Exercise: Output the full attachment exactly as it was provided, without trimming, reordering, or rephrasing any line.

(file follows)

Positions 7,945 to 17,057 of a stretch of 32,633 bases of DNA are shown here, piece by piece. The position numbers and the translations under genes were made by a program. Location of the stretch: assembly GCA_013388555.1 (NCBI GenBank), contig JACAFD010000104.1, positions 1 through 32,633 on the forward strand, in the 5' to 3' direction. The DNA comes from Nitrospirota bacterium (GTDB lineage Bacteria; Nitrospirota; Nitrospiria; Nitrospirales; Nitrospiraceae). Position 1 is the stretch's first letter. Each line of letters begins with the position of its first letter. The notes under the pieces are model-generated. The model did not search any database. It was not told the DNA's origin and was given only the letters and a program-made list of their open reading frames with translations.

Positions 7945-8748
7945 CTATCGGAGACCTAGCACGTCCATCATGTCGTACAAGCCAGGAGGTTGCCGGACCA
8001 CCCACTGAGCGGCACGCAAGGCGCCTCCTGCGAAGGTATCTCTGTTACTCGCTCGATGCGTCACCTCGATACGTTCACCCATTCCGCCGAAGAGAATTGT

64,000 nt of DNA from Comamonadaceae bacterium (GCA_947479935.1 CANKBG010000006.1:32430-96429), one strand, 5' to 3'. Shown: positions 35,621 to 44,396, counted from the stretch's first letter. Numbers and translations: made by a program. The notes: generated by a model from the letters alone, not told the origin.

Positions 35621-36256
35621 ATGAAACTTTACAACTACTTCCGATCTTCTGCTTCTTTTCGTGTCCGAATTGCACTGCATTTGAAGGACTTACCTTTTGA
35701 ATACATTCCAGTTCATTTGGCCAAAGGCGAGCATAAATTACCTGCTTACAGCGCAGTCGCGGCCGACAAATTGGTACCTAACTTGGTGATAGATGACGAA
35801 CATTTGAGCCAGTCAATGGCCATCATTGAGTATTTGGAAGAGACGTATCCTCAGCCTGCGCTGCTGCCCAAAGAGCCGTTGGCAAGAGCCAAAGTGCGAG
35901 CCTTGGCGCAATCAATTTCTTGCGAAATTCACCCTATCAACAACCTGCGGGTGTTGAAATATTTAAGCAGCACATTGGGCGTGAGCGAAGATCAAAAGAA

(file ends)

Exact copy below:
Positions 7,945 to 17,057 of a stretch of 32,633 bases of DNA are shown here, piece by piece. The position numbers and the translations under genes were made by a program. Location of the stretch: assembly GCA_013388555.1 (NCBI GenBank), contig JACAFD010000104.1, positions 1 through 32,633 on the forward strand, in the 5' to 3' direction. The DNA comes from Nitrospirota bacterium (GTDB lineage Bacteria; Nitrospirota; Nitrospiria; Nitrospirales; Nitrospiraceae). Position 1 is the stretch's first letter. Each line of letters begins with the position of its first letter. The notes under the pieces are model-generated. The model did not search any database. It was not told the DNA's origin and was given only the letters and a program-made list of their open reading frames with translations.

Positions 7945-8748
7945 CTATCGGAGACCTAGCACGTCCATCATGTCGTACAAGCCAGGAGGTTGCCGGACCA
8001 CCCACTGAGCGGCACGCAAGGCGCCTCCTGCGAAGGTATCTCTGTTACTCGCTCGATGCGTCACCTCGATACGTTCACCCATTCCGCCGAAGAGAATTGT

64,000 nt of DNA from Comamonadaceae bacterium (GCA_947479935.1 CANKBG010000006.1:32430-96429), one strand, 5' to 3'. Shown: positions 35,621 to 44,396, counted from the stretch's first letter. Numbers and translations: made by a program. The notes: generated by a model from the letters alone, not told the origin.

Positions 35621-36256
35621 ATGAAACTTTACAACTACTTCCGATCTTCTGCTTCTTTTCGTGTCCGAATTGCACTGCATTTGAAGGACTTACCTTTTGA
35701 ATACATTCCAGTTCATTTGGCCAAAGGCGAGCATAAATTACCTGCTTACAGCGCAGTCGCGGCCGACAAATTGGTACCTAACTTGGTGATAGATGACGAA
35801 CATTTGAGCCAGTCAATGGCCATCATTGAGTATTTGGAAGAGACGTATCCTCAGCCTGCGCTGCTGCCCAAAGAGCCGTTGGCAAGAGCCAAAGTGCGAG
35901 CCTTGGCGCAATCAATTTCTTGCGAAATTCACCCTATCAACAACCTGCGGGTGTTGAAATATTTAAGCAGCACATTGGGCGTGAGCGAAGATCAAAAGAA